The three-year rule does have some wiggle-room. A court can lower arrears that have piled up for over three years before the payor parent gave formal notice. The court evaluates four factors to determine if it is fair to lower arrears up to a later date:

  1. If the payor parent has an understandable reason for their delay in giving notice or applying to a court for relief – a health problem, for example.
  2. If the payor parent showed good faith and honesty when disclosing their income – if they made voluntary payments against their arrears and paid what they could, for example.
  3. If the child experienced (or continues to experience) hardship following the payor spouse’s inability to pay the appropriate amount of support.
  4. If the payor parent will experience hardship in paying such a high amount of arrears – if this parent did not willingly disclose their income, hardship will not likely be accepted.

As these factors are difficult to establish, the three-year rule is normally what applies.

Calculation of support that should have been ordered

If a court establishes that arrears should be lowered during a specific period, the amount that still needs to be paid must be calculated. To do so, a court uses the actual income of the payor parent during this period to determine the correct amount of child support that should have been ordered.

6. Current inability to pay arrears

There are times when a payor parent has been ordered to pay the correct amount of child support, but they still fell behind on their payments. In these cases, the parent can ask a court to have the arrears lowered or forgiven due to financial hardship. To argue hardship successfully, the parent must show with sufficient, reliable documentation that they cannot, and will not ever, be able to pay their arrears.

This is not an easy argument to make. Forgiving arrears is a last resort and only occurs in special circumstances, such as in the case of a major medical issue. Therefore, a court will attempt to look at all other possible options – such as a flexible payment plan or a temporary suspension of payments – before choosing to rescind arrears.

7. Conclusion: The father must pay the arrears

The first issue is that the father did not disclose his earnings for the years in which he wished to lower arrears. The Court had no way of determining the correct amount of support he should have paid during that time. Secondly, he did not provide effective notice to the recipient. Furthermore, the three-year rule had passed, and the father could not illustrate why he deserved to have arrears before this period lowered.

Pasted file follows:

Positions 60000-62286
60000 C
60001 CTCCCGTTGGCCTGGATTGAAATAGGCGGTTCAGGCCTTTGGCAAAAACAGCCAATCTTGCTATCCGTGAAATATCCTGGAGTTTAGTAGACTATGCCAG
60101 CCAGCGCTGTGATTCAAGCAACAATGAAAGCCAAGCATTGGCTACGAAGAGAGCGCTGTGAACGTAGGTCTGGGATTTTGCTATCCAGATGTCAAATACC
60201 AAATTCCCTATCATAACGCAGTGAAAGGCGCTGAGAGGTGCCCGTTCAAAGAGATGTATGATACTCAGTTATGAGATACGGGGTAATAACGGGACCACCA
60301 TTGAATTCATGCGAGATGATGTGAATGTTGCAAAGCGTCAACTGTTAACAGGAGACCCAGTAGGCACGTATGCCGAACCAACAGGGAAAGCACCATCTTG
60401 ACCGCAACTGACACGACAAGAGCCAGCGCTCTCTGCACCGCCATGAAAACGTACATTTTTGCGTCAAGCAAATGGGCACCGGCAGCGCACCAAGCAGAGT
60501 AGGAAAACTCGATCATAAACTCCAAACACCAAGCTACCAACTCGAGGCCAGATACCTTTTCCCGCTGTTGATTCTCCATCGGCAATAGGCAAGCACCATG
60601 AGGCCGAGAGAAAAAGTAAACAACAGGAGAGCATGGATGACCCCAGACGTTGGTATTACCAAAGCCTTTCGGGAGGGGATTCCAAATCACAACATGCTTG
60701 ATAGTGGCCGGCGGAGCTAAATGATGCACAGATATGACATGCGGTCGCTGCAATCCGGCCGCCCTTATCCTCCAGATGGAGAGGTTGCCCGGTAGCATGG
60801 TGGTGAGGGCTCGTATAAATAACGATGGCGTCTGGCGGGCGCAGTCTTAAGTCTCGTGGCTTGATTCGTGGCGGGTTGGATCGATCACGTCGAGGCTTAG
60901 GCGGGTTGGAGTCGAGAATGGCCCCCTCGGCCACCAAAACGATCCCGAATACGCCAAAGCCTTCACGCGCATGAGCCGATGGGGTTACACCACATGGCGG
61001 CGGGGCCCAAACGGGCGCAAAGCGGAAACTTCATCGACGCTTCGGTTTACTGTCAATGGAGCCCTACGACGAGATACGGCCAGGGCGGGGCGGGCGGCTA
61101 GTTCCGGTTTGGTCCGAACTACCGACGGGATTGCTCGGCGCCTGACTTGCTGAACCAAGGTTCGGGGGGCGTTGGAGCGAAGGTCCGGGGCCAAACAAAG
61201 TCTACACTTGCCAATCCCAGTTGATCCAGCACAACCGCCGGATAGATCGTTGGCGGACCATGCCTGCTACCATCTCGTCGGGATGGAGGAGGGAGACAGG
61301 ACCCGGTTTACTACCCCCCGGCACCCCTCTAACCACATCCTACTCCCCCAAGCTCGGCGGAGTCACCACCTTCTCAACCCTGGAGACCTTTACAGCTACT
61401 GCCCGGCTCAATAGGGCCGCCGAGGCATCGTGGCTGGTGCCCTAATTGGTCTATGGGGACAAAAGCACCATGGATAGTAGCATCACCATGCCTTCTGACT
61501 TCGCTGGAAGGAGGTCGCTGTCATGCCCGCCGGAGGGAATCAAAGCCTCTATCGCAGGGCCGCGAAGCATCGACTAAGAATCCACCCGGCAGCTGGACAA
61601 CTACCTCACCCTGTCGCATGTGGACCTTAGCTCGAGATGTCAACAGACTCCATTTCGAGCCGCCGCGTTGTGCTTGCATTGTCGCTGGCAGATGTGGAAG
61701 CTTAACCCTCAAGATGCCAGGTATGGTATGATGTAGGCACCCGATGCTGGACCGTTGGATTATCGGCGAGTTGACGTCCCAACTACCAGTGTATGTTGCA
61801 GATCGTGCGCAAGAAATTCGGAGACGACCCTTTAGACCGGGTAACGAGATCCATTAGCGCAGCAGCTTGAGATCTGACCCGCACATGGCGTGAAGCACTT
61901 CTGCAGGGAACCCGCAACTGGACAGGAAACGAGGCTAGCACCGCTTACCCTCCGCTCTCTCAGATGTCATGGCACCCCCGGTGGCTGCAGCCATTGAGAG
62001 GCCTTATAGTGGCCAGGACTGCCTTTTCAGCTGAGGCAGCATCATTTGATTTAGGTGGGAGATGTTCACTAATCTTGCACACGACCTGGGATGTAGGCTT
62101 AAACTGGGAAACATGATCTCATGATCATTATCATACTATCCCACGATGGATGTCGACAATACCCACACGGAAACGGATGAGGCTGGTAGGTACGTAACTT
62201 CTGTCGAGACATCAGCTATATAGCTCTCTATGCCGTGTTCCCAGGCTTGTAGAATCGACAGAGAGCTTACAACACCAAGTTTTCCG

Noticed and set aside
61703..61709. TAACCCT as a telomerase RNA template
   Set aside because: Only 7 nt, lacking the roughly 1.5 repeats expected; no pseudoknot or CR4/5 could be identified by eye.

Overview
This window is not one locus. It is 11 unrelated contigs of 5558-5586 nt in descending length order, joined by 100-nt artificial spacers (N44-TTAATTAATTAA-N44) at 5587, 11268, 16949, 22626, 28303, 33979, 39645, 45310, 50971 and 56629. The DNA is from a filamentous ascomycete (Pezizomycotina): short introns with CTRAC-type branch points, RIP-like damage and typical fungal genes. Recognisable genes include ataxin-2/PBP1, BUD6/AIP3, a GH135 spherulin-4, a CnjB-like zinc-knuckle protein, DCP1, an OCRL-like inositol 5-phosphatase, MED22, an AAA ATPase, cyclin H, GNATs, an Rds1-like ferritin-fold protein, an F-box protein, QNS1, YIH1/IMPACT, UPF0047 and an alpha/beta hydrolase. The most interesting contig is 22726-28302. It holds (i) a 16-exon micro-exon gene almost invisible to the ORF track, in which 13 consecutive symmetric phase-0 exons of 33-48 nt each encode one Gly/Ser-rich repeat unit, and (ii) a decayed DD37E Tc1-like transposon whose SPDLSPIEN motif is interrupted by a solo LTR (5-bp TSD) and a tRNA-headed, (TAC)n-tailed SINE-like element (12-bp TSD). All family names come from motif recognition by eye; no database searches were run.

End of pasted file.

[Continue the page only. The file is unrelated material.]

Lastly, as the father did not disclose his finances, the Court could not determine if he had a current inability to pay the arrears.

For 18 years, the father did not pay support and he hid from his obligations. The Supreme Court of Canada ordered him to pay the full amount of $170,000.

8. The take-home

This case illustrates the importance of timely disclosure of income.

If the payor parent’s income changes, they must provide documentation of this change and they must notify the recipient of their intention to apply to have the payments lowered. Furthermore, in respect to the three-year rule, the payor parent must not delay when they do experience an income change – if they wait too long, it is quite possible that they will still have to pay the arrears, even if they were ordered to pay too much.

If the payor parent does not, and will not ever, have the funds to pay their arrears, disclosure of income is crucial. However, courts hesitate before forgiving arrears – they will attempt flexible payment plans and other creative banking options before freeing a parent from this obligation.